5 things to remember as a commercial landlord
So you’ve invested in commercial property and have negotiated with a tenant to move in.
Great start, but where do you go from here? As a landlord, what do you need to know and how is it different from owning a residential investment property?
We sat down with Rolf Howard, Managing Partner at Owen Hodge Lawyers to get the lowdown on a commercial landlord’s rights.
Here’s his top five things to remember.
1. Make sure the lease is correct
“The lease is usually a fairly lengthy document containing the rights and responsibilities of both parties.”
Howard says everything should be noted in the lease terms, including rent, time period, option rights for renewal, maintenance and fitout responsibilities, costs and the address.
“Ensure the correct address of the premises is on the lease.
“It sounds simple, but in some circumstances, like a shopping centre, it can be a little more difficult.”
2. The tenant pays
“In many commercial leases the tenant will pay the expenses associated with the property.”
Landlords have the right to make the tenant pay outgoing fees.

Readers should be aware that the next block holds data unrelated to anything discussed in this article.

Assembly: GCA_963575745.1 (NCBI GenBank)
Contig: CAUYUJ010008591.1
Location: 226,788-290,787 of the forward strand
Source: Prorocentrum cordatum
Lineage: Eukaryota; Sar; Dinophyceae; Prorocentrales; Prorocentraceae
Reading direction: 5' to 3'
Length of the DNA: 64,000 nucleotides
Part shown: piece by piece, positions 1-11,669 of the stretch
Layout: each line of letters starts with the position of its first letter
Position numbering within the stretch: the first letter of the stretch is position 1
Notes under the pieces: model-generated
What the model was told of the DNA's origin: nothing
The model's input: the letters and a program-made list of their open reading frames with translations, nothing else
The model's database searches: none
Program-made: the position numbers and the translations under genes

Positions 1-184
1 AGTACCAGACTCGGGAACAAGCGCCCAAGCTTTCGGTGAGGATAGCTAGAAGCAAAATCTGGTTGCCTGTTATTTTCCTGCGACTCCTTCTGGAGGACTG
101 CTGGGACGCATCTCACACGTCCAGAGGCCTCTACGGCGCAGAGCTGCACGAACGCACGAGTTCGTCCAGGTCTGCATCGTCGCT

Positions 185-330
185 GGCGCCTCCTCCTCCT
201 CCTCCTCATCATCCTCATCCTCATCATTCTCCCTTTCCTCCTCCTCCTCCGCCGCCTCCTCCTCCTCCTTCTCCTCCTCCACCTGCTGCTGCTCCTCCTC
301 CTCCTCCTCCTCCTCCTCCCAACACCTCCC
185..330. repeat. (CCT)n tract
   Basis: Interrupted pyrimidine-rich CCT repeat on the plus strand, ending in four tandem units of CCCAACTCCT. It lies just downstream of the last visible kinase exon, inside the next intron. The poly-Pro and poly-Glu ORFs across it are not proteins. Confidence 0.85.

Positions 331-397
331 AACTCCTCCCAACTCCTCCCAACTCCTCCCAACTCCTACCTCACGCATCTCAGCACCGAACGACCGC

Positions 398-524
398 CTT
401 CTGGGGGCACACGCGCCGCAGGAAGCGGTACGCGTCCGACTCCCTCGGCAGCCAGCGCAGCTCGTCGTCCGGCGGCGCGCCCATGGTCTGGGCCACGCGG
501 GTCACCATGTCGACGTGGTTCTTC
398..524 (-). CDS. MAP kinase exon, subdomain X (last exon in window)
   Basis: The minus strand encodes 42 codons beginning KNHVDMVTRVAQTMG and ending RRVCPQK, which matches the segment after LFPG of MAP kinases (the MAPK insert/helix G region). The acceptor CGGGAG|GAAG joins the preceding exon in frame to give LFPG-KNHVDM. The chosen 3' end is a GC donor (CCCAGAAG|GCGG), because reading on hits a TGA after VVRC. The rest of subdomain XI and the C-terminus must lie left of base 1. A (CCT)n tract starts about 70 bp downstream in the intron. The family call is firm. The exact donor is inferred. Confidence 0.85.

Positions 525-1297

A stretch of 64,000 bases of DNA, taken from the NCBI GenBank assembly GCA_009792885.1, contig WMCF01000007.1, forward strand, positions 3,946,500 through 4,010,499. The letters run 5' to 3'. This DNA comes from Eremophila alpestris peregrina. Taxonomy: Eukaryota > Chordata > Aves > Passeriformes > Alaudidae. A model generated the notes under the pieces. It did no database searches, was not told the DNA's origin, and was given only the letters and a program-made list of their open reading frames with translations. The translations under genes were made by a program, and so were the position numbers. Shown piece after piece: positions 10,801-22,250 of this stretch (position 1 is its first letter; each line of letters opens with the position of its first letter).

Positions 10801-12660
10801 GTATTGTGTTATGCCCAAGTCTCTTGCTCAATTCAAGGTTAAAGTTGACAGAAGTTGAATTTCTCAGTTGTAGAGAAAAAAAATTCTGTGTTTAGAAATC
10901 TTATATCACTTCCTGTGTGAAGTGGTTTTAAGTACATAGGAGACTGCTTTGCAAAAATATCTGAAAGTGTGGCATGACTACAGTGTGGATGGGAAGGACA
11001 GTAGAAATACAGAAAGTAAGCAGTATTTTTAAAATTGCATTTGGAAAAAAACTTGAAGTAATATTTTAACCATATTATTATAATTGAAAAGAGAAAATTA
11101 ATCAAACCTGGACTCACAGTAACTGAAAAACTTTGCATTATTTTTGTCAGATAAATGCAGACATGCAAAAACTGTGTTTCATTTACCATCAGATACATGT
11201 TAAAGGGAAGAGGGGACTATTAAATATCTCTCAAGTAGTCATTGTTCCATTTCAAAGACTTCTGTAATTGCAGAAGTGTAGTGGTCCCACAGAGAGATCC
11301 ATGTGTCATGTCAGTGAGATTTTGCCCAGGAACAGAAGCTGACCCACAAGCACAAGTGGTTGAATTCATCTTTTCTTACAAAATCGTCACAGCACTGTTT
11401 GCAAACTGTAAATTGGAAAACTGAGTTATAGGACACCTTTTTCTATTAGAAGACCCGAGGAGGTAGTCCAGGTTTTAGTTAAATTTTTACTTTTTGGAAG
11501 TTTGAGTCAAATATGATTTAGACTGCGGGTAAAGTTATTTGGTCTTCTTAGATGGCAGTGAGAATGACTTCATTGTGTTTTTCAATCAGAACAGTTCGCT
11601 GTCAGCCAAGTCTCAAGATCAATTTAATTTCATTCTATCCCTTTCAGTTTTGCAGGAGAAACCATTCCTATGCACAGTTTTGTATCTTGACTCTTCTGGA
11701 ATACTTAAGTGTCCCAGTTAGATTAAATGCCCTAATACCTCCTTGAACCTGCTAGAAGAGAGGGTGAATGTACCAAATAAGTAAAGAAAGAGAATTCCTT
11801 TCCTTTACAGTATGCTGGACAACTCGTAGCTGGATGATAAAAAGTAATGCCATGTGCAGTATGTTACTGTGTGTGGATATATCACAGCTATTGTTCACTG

Howard says landlords have the right to make the tenant pay outgoings, including rates, taxes and levies, and water and utilities. Once negotiated it needs to be clearly documented.
3. Maintenance falls with the tenant
“Anything to do with the structure is usually the landlord’s responsibility, whereas fit-out and maintenance are the responsibility of the tenant,” Howard says.
He says it’s important to note this in the lease and for both parties to have an understanding of what constitutes maintenance and what is a structural change.
Structure is the responsibility of the landlord; fit-out and maintenance falls to the tenant.
4. Fitout and make good
Howard says the lease should include clarity around fit-out and what is permitted and should also include provisions for the tenant to ‘make good’ upon the lease ending.
It is commonly the responsibility of the tenant to ‘make good’ – returning the property to the condition it was before the uptake of the lease. However this is an expensive responsibility and must be clear in the lease.
Clear terms: 3 tips to make good in commercial real estate
5. Know your rights
Every state has different laws around leasing that relate to payment defaults, debts and eviction. Howard recommends talking to an experienced legal practitioner before taking any action against a tenant.
Howard says the best commercial lease agreements work when the property owner and the tenant work together.
“I think a good thing is for (landlords) to understand is they are running a business, they are in the business of renting out property.
“Their business clients are their tenants and they should treat them like clients. They are interested in their client’s business making money so their client can continue to pay the rent.
“It’s about working together in partnership for the same outcomes.”